Map of the Sleeping Stones: Studio Visit with Mary Heebner
By Noelle Barr, UCSB/Lum Arts Writing Intern
"Travel is the best way to get out there and make mistakes; it increases your sense of what it is to be human and you realize we all want the same things — to connect and create."
Local and professional artist Mary Heebner's "interest in the numinous qualities of the physical world and their expression in cultural and natural forms" perpetuates a cathartic fluency in humanitarian ephemerality. Following Mary's visit with the Art, Design & Architecture Museum interns, I reached out to her searching for work opportunities, yet found myself engaged in a profound conversation.
Mary Heebner received her B.A. from the University of California, Santa Barbara College of Creative Studies in 1973, and her M.F.A. in 1977 from UCSB under the mentorship of William Dole. She has exhibited her work internationally in solo and group shows, produced and written books, received awards and grants for her contributions in public art projects, and traveled around the globe with her partner, Macduff Everton, another UCSB alum in photography.
03.17.19, 11 a.m., Santa Barbara, California
Noelle Barr: Where did this begin for you, art?
Mary Heebner: Highchair — I was drawing since I was little. Sometimes they say out of your handicap comes your art, and for me, I think that's true. When I was two, my eye crossed in... I would draw and it would flow offside. Then I would turn it around so it would be straight. I had two surgeries to correct my crossed eye and had to wear a patch on my good eye to strengthen the weak one.
So, this handicap conjured your interest with abstracting human form?
What's fascinating for me about working with faces is that we are hardwired to see a face, and with my recent series, Veiled/Unveiled, I deconstruct it, yet the human face still has a presence.
Do you usually focus on men or women when depicting these forms?
It seems that I'm really focused on women and bodies. My Venus series is about human form based on ancient sculptures — clearly, the sense of embodiment. Also, I'm female so I know that best. I try to give boys equal voice, but so far girls are winning.
How have human interactions influenced your artistic development?
I was shy around people and I would draw people when they wouldn't notice. Drawing is a way of honing your chops and it helps you be able to see. To draw is to make real.
Once you established yourself as an artist, what anxieties did you face and how did you cope with them?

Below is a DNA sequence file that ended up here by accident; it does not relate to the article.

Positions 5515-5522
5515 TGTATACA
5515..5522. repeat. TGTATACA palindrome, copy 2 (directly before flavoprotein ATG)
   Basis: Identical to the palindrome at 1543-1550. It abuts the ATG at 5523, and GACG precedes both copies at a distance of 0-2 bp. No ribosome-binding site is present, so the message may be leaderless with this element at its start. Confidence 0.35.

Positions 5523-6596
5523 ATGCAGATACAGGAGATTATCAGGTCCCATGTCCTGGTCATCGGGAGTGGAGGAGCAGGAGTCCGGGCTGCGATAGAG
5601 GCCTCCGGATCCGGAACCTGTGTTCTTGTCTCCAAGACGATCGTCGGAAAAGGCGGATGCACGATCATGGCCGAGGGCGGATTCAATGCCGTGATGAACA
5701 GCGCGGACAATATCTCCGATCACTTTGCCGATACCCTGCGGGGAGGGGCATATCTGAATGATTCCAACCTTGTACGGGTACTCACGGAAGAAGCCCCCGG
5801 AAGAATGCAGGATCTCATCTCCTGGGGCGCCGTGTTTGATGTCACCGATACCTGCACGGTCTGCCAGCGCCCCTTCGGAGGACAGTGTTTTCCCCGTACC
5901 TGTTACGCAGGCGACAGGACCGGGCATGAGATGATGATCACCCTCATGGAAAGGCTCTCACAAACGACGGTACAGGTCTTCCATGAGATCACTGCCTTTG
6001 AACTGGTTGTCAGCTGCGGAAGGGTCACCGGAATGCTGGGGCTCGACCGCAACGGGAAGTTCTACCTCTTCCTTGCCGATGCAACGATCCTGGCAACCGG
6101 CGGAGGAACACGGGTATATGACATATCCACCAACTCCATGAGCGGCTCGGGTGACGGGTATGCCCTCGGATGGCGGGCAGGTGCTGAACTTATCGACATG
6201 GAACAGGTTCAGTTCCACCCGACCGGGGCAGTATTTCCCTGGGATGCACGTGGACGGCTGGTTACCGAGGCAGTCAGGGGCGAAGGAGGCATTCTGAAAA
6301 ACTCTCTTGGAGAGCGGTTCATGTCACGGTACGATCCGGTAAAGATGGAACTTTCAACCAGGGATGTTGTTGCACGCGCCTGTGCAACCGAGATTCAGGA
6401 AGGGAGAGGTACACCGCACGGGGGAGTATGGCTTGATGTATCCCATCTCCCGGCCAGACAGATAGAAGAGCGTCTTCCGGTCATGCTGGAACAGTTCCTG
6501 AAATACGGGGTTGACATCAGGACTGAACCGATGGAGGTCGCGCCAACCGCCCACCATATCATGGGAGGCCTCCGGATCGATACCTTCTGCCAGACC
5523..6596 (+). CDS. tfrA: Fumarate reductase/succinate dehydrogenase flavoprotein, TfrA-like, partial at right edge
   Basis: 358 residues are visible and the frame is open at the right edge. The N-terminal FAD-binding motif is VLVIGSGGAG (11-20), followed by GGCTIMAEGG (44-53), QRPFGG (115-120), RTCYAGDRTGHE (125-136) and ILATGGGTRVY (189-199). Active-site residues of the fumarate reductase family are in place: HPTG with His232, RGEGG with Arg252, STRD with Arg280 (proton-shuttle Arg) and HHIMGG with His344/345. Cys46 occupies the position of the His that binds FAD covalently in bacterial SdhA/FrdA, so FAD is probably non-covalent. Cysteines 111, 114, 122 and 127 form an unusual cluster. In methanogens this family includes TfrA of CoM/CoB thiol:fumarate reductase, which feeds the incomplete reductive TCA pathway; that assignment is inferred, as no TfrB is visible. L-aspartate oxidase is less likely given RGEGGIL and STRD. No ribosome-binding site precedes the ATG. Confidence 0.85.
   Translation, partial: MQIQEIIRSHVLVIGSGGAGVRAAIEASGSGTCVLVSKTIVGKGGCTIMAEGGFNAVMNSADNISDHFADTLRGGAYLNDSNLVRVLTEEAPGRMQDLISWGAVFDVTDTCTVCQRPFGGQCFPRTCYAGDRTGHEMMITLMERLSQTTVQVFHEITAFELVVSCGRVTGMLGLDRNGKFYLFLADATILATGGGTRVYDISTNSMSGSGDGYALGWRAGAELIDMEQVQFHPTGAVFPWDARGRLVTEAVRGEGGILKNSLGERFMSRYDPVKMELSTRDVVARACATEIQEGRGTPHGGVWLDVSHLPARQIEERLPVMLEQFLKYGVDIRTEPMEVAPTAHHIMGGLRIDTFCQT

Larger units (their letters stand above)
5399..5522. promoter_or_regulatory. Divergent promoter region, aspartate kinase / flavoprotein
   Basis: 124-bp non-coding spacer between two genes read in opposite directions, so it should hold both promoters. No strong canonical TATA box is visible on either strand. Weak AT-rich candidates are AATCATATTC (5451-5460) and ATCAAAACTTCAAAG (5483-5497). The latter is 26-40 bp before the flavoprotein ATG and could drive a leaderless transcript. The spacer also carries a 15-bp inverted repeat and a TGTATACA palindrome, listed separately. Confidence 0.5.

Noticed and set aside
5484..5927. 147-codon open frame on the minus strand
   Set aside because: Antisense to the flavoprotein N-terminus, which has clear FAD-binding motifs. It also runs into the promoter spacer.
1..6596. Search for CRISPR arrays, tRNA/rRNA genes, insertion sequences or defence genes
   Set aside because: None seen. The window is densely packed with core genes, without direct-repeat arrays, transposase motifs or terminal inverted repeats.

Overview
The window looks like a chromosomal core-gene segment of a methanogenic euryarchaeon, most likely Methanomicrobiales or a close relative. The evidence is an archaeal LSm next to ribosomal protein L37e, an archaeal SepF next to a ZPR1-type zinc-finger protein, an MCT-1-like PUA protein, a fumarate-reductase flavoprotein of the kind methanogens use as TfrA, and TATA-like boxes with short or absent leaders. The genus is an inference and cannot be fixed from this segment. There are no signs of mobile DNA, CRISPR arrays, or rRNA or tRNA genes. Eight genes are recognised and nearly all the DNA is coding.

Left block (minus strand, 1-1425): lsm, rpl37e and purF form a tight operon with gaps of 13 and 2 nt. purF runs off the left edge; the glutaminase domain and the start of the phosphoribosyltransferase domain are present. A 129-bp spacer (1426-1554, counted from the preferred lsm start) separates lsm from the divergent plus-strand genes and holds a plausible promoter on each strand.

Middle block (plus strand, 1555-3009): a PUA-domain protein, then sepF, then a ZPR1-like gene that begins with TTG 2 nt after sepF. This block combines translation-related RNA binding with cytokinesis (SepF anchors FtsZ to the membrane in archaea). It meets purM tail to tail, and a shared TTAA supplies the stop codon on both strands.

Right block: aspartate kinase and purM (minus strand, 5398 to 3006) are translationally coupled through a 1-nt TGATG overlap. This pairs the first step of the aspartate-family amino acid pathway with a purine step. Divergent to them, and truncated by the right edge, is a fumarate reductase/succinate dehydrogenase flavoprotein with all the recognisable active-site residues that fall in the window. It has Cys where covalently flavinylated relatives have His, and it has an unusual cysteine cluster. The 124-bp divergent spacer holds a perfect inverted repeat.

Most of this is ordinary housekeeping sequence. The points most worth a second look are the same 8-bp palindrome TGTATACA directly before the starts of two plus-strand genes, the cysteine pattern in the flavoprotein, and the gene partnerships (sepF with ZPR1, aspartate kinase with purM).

I was trying to figure out what I was going to do. I worked at several ordinary jobs, like waitressing, but I always painted and drew, so I knew intuitively I was an artist. It was the way I could connect to the world, and it was a way I could isolate myself from the world — pulling away from whatever was the daily chatter. It was a real place of solace for me. My mom would always take me to art lessons, but she was worried, “have a career, have art as an avocation,” and I just kept doing my art.
How have your experiences, both internal and external, shaped your relationship with material art?
When I was in high school, I started a little literary magazine with my friends called Concept. I was in high school when the Vietnam war was going on. My best friend's brother came home and shot himself in the head from PTSD; there were murders, Martin Luther King, JFK — it was a really violent time, but also a really exciting time. People were trying to find out new ways of being and the underside of humanity was showing as well.
How might you claim political activism in your own work?
Any act of drawing or painting is a political act in some way or another, and it says, “this is what I see, and this is who I am.” Sometimes it has to be more overt like a protest sign, but other times it's subtle. I think that “Cassandra” is an example: a myth about a woman who tells the truth, and no one believes her. That is a political statement, but it's also a thing of beauty. I am not overtly political, but it speaks to humanity and what I think matters.
Would you say that's how you reconcile what you experience emotionally and politically within the world?
Reconcile, sometimes it's reconciled. I think doubt is a really important thing for an artist to cultivate instead of being certain. I don't want to be certain like that. I want to understand that doubt is a really important emotion. So is fear, and so is passion. All these things are things that make you human and how you connect to other humans, animals and the earth.
How do you connect with color and its sensation?